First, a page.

Stephen King has never been less than prolific – this is his 14th book in the last ten years and during that time he’s explored straight (and not so straight) crime novels, alt-history time travel, family collaborations, small Press experiments, but this, more even that his Shining sequel Dr Sleep, feels like a revisit to the themes and style of his late ‘70s/ early ‘80s works. It’s Firestarter + – and not just in length (150 pages longer), but in scope, characters and themes.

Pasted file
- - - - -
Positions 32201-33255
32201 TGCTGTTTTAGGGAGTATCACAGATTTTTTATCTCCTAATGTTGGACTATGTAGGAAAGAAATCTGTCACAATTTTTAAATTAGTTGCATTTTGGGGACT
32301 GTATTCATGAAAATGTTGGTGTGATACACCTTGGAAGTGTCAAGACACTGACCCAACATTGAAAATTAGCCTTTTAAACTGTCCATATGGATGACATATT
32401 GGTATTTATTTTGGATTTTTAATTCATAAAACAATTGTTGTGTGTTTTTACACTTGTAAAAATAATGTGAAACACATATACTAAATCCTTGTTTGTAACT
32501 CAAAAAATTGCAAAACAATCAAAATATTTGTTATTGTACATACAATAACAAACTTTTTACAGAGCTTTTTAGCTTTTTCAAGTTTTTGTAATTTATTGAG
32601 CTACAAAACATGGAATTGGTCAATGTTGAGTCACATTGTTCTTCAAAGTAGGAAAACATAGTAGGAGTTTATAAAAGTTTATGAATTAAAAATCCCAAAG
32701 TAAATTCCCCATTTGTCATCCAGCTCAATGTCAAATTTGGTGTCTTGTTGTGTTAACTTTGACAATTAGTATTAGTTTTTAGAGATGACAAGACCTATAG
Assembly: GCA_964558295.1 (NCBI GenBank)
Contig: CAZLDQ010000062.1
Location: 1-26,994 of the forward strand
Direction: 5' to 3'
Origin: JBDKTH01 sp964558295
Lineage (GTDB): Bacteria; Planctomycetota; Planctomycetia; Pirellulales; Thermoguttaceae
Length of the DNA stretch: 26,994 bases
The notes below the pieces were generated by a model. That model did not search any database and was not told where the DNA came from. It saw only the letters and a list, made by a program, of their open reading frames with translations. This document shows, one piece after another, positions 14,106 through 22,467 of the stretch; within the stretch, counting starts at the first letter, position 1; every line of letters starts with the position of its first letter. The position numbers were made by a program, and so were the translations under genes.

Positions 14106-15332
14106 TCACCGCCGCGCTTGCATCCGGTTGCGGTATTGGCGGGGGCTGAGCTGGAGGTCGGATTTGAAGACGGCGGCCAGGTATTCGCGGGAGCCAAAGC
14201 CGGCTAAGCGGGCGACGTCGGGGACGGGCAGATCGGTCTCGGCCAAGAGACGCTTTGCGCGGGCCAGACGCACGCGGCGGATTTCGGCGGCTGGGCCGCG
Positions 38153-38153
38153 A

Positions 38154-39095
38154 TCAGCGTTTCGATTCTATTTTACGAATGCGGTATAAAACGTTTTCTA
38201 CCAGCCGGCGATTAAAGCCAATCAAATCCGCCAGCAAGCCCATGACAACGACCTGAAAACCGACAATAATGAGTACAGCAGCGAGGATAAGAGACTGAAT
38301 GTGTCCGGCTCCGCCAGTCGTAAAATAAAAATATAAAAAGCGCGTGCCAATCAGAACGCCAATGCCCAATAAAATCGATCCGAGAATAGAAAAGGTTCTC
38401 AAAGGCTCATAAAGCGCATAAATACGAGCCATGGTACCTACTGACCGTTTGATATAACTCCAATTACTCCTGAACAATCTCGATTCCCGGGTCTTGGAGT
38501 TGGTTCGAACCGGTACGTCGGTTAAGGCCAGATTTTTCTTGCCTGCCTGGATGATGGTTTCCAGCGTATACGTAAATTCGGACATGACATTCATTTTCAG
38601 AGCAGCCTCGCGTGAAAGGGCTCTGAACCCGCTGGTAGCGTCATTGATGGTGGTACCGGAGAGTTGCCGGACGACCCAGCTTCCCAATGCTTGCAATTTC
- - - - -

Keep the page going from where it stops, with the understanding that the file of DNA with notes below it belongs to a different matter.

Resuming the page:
There has been some criticism that this is King ‘getting political’ and there are obvious parallels to current events – it could be argued that the whole issue of child internment is a non-too-subtle allegory to recent events in the US. The fact that King dedicates the book to his grandsons adds to the belief he is clearly ‘saying something’ and over recent months/ years there have been plenty of articles written about King’s feelings towards Donald Trump – not least in his own statements that Trump is ‘worse than any bad guy’ he has ever created, even as King’s own pre-cog abilities have been mentioned in his creation of Greg Stillson, the shady politician looking for presidential candidacy way back in The Dead Zone published forty years before this offering. King says that this book was started before Trump’s campaign had begun. That may be so but somewhere along the line there has certainly been rewrites and additions made to directly reference Trump, through the mouths of his characters and the author’s voice. Personally, I have no problem with artists of any medium expressing their own beliefs: if it conflicts with my delicate feelings or I find it is detracting from the basics of creating a strong piece of work, I’ll walk away from it. For whatever reasons – politically or artistically, I’ve never felt that need to give up on King because of his views and his expression of them.